March 24, 2017
Extending the Capabilities of Scanning Probe Microscopy: The Path towards Robust, Quantitative, Multidimensional Atomic Resolution Imaging with Chemical Selectivity
Abstract: Despite the evolution of scanning probe microscopy (SPM) into a powerful set of techniques that image surfaces and map their properties down to the atomic level, significant limitations in both imaging and mapping persist. Currently, typical SPM capabilities qualitatively record only one property at a time and at a fixed distance from the surface. Furthermore, the probing tip’s apex is chemically and electronically undefined, complicating data interpretation. To overcome these limitations, we have started to integrate significant extensions to existing SPM approaches. First, we expanded noncontact atomic force microscopy with atomic resolution to three dimensions by adding the capability to quantify the tip-sample force fields near a surface with picometer and piconewton resolution [1,2]. Next, we gained electronic information by recording the tunneling current simultaneously with the force interaction  and introduced a new operating scheme called tuned-oscillator atomic force microscopy that substantially improved imaging robustness and therefore sample throughput and user friendliness . Finally, we will illustrate how the tip chemistry, tip asymmetry, and tip-sample distance influence the recorded interactions – and thus the information one can gain from images –, ultimately allowing to selectively image specific atomic species [3, 5]. During the talk, applications to various model systems including oxides, metals, ionic crystals, and layered materials will be presented.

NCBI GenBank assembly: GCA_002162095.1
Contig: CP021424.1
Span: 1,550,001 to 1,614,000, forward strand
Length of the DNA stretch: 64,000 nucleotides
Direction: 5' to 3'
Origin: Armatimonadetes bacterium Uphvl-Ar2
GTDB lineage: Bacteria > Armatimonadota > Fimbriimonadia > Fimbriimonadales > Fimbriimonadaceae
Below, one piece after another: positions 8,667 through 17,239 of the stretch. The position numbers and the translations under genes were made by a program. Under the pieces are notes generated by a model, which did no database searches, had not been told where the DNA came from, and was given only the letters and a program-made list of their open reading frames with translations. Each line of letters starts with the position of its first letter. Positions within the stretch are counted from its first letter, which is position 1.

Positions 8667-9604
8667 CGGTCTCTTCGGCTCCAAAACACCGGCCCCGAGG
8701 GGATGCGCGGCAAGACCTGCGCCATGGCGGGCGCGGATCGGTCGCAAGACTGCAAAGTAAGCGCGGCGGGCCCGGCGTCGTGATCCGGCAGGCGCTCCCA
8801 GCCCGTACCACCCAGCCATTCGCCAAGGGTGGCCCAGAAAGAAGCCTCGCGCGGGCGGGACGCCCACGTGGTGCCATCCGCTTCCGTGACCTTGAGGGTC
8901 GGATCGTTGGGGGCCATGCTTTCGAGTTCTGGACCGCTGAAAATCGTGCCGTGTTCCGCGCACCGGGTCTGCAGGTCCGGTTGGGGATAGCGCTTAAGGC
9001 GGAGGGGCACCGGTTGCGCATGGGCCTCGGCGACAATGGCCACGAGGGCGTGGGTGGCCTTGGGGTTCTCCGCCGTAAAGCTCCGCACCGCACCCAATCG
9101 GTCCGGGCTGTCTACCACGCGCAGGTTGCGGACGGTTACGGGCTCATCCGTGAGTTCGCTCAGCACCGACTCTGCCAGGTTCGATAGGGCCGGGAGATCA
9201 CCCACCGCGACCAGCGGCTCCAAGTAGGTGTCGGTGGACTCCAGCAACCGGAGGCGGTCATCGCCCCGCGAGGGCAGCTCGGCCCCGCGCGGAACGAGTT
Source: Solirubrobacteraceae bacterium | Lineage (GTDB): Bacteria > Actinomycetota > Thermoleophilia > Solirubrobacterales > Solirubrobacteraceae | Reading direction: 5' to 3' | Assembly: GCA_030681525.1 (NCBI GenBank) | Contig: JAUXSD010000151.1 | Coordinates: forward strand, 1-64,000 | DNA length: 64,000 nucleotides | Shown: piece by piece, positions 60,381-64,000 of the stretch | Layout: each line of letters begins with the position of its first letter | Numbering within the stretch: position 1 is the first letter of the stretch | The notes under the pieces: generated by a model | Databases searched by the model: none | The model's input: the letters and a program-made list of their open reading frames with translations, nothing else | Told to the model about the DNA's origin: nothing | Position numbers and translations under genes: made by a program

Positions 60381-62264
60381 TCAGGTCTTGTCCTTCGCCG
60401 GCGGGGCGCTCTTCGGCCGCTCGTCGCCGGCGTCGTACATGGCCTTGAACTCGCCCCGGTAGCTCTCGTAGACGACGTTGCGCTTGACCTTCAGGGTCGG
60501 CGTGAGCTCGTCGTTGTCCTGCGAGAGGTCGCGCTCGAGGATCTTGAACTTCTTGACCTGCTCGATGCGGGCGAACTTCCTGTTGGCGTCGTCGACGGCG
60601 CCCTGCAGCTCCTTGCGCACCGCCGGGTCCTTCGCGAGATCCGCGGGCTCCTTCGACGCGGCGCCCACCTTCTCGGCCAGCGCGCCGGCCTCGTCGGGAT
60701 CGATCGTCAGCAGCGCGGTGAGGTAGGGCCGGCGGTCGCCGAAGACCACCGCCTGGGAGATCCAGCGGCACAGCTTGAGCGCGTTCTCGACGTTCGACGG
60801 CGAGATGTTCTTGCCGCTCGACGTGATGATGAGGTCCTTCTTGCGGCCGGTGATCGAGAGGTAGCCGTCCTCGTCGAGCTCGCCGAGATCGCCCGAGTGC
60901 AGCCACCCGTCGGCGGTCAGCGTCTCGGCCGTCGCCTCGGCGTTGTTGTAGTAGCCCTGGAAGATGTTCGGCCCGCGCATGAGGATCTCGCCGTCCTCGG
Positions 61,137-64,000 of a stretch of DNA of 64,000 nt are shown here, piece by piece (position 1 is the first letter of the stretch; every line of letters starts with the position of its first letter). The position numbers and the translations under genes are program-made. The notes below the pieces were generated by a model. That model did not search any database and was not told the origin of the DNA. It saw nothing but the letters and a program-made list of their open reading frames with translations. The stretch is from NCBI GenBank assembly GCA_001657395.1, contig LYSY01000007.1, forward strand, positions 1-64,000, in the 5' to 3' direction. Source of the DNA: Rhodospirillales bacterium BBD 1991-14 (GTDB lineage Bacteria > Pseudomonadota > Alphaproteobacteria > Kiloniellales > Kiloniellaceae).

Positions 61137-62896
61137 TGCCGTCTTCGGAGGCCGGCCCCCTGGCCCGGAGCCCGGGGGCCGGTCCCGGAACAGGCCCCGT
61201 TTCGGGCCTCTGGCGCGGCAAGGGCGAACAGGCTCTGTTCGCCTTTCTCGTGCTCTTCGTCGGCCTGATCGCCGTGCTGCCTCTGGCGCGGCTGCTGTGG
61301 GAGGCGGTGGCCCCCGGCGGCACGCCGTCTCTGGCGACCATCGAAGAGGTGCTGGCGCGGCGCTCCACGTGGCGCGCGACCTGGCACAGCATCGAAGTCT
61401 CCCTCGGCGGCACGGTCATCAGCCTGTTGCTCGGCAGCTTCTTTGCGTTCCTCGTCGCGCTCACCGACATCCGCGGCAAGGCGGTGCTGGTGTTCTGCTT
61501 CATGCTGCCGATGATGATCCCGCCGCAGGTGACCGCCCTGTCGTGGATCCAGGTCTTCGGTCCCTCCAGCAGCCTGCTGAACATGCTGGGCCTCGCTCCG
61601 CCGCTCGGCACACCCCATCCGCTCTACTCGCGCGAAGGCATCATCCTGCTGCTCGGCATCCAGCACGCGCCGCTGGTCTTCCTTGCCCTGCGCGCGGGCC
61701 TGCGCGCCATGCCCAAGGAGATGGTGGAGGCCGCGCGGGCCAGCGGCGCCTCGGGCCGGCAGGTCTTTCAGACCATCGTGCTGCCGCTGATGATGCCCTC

Bio: Udo D. Schwarz graduated in 1989 from the University of Basel, Switzerland, receiving his Ph.D. in physics from the same institution in 1993. Subsequently, he continued his work as a staff scientist and lecturer at the Institute of Applied Physics of the University of Hamburg, Germany. In 2001, Prof. Schwarz moved to the Materials Science Department of the Lawrence Berkeley National Laboratory in Berkeley, California. Since 2002, he works at Yale’s Mechanical Engineering Department, where he got promoted to full professor in 2009 and serves as department chair since 2012. His research interests concern the local measurement of atomic-scale interactions and properties, including electric, magnetic, chemical, and nanotribological interactions, using scanning probe microscopy techniques to study problems in surface physics, catalysis, friction, and adhesion.
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